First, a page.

The Road Fv500 is the way to Lysebotn (lysebotnvegen) officially known as Lyseveien (Bokmål) and Lysevegen (Norsk), The village is located at the eastern end of the Lysefjorden in a very isolated valley that is only accessible by one road or by boat.
The first time I did this road I had a detour of 600Km (the reason I wrongly configured my GPS) and I had to do this road in the fog add night, At one point, I came out of a hairpin bend, I had absolutely no idea what was going on behind the bend until the very last moment … the road was full of sheep …. This was exactly how I had envisioned my overland adventure …. though not in the middle of the night!
Once someone said that this is one of the most dangerous roads in Europe, with the result that it is now in the top 10 of the most touristic places in the south of Norway
There are about 100,000 tourists a year on this road. Many stops at the parking lot, for the hike to Kjeragbolten … while the most beautiful part of fv500 only begins there … or was it now the most intensive part? …. now if I was with a large camper I do not know if I would want to drive further … know that it will take you blood sweat and tears to continue down this road… but I can promise you that you will be surprised if you do drive further!
Especially when you get to a tunnel that has a hairpin turn in it…I had not seen this in my life.
Since I drove all the way through in the middle of the night, I had no idea what the view was like…but when I drove it again the next day…. I was more than sold…my overland adventure could begin…..or could it?….
Along the way, you’ll also come across Lysebotn Hydroelectric Power Station. the Lysefjord plant, the waterfalls 620 meters (2,030 ft) to the turbines, producing up to 210,000 kilowatts (280,000 hp)
Lysevgen is on the list of dangerousroads.org… I don’t fully agree with that… Despite the fact that a few people lost their lives here. The year I visited this area, a polish woman had lost her life here …though this had little to do with this road
It is a breathtaking road with 27 hairpin turns.
The total road is about 32 km and you should count that you are about 50 minutes about it
Kjerag or Kiragg is a mountain in Sandnes municipality in the province Rogaland in Norway. The 1,110-metre (3,640 ft) tall mountain sits on the southern shore of Lysefjorden, just southwest of the village of Lysebotn. Its northern side is a massive cliff, plunging 984 meters (3,228 ft) almost straight down to the fjord and that makes it spectacular, a sight that attracts many visitors each year. Another tourist attraction, the Kjeragbolten, a 5-cubic-meter (180 cu ft) stone wedged between two rocks is located on the mountain. The problem is that is too famous for me, you read a lot of articles of people standing in line in order to have their shot, and you will pass a lot of people on their flip-flops walking towards this point…what standing in line?? No no that is not my cup of tea. Another famous point is The Kjeragfossen waterfall plunges off the mountain down to the fjord. It is one of the tallest waterfalls in the world. But because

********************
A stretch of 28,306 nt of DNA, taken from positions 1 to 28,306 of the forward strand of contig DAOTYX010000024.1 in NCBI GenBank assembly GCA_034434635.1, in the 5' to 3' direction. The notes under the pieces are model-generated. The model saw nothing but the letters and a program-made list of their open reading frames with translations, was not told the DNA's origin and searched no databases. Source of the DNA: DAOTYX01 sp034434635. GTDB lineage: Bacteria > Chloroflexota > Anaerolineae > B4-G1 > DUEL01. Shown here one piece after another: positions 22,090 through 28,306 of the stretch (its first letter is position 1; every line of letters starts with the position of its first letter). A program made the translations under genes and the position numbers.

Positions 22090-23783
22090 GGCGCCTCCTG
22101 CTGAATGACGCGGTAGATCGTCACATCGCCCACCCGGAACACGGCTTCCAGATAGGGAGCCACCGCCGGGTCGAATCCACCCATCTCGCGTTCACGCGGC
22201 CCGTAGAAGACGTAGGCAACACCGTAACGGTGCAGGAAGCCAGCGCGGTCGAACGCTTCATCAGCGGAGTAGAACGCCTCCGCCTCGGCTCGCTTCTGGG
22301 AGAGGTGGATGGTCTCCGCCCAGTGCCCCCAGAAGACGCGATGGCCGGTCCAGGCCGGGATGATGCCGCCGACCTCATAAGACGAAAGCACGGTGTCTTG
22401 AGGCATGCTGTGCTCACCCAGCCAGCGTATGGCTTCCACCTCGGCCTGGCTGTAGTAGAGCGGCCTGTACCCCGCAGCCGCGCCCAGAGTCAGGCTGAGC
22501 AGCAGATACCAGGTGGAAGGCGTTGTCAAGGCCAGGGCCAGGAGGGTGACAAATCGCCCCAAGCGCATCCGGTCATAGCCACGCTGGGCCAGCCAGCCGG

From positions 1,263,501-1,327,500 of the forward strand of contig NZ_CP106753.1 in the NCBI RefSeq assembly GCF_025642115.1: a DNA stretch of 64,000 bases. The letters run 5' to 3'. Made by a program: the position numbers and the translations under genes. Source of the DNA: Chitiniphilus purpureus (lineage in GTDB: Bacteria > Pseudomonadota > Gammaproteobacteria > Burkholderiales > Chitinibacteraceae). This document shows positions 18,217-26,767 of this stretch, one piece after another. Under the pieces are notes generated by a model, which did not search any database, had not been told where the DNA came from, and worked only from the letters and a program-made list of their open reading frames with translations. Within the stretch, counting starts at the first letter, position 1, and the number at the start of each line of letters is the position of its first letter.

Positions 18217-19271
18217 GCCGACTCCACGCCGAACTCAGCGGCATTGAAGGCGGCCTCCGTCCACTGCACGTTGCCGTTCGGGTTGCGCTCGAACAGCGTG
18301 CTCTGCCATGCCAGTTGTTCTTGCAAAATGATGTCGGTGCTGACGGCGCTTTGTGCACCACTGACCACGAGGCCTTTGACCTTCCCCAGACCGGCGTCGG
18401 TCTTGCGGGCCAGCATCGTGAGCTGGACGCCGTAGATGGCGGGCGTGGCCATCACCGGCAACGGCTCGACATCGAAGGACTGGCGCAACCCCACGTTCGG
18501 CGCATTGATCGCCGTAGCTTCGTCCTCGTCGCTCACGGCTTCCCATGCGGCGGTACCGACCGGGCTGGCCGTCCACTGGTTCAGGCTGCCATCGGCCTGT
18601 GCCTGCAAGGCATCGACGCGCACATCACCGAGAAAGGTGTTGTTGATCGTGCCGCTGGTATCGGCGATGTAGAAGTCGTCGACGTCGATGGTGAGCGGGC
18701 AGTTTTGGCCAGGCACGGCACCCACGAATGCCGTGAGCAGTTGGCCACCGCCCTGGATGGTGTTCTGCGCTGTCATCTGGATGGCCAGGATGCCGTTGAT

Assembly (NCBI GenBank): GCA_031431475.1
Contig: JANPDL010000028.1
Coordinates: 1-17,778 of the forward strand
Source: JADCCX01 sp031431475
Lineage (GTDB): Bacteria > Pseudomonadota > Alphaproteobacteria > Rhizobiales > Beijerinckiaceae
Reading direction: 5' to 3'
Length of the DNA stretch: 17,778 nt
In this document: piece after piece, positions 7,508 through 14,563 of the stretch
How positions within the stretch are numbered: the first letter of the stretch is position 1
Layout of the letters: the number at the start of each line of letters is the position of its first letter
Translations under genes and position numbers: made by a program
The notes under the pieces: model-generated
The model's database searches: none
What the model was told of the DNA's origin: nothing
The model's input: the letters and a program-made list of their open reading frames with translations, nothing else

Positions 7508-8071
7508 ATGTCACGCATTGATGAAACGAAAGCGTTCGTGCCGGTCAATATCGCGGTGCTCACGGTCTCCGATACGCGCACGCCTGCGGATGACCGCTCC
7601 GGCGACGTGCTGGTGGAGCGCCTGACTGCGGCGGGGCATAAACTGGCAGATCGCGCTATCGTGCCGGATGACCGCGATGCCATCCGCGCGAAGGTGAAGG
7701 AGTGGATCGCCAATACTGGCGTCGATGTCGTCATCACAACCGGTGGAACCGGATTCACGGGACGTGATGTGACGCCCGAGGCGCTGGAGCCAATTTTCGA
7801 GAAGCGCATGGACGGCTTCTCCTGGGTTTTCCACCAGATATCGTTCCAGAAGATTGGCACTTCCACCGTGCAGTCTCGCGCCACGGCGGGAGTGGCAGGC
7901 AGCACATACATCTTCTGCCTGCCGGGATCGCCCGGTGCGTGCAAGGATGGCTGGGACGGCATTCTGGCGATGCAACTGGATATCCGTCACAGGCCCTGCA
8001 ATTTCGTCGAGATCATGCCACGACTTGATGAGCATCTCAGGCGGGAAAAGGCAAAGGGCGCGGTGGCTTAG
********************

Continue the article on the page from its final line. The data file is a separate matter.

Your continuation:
Kjerag is a popular hiking destination. Some go there because Preikestolen has become too crowded, some to jump onto Kjeragbolten and some BASE jumpers from all over the world go there to jump off the high cliffs. Kjerag is also a popular climbing destination, with many difficult routes going up its steep faces.
The easiest ascent starts from the visitors center Øygardsstølen, with a 2.5-3-hour walk each way. From Stavanger, it is roughly a 2-hour drive (closed in the winter season). One can also take the tourist ferry from Lauvvik to Lysebotn in the summer. The best season for walking is considered late June to September depending on snow conditions
Oh yes, dear friends…there is something that drives me completely crazy during my travels and that is people stacking stones. here too you see 100 piles stacked together, why is this necessary? In Iceland, I once made one because a route was no longer visible and that is what these piles of stones were initially intended for. to be able to orientate yourself on unmarked routes if you have to walk back a bit. or to point out the direction to the people who will come after you one day.
Like I told you, Kjeragbolten is a 5-cubic-meter (180 cu ft) boulder wedged in a mountain crevice by the edge of the Kjerag mountain. It is possible to walk onto the rock without any equipment, but there is a direct 241-meter (791 ft) drop below and then another 735-meter (2,411 ft) gradient down to the Lysefjorden. The name means “Kjerag Boulder” or “Kjerag Bolt”.
It is one of the highest waterfalls in Norway and one of the highest in the world. It is a plunge-style waterfall that is usually only active about 5 months of the year
And that is why this waterfall is less known. Kjeragfossen is definitely worth seeing in winter and spring. In summer and autumn it regularly dries up, so some people are disappointed when they come here. Sometimes it flows again after heavy rain…but it is true, what you think right now–> it is not the same. But still, if you are doing the hike expect nothing and you will be rewarded with a stunning view.
If you want to see the waterfall in all its glory, lots of flowing water from 715 meters high in other words, you have to be here in the spring. Then much of the snow melts and the water flow is at its greatest. And if you want to avoid a lot of tourists, it’s useful to start the hike to Kjerag early. Bring a picnic, the Kjeragfossen is the ultimate place for a lunch break.
note; I did not visit it because there were too many tourists when I passed it.
- Kjerag mountain: 59°2′1.3″N 6°35′34.9″E
- Kjerag Bolten: 59°02′01″N 6°35′36″E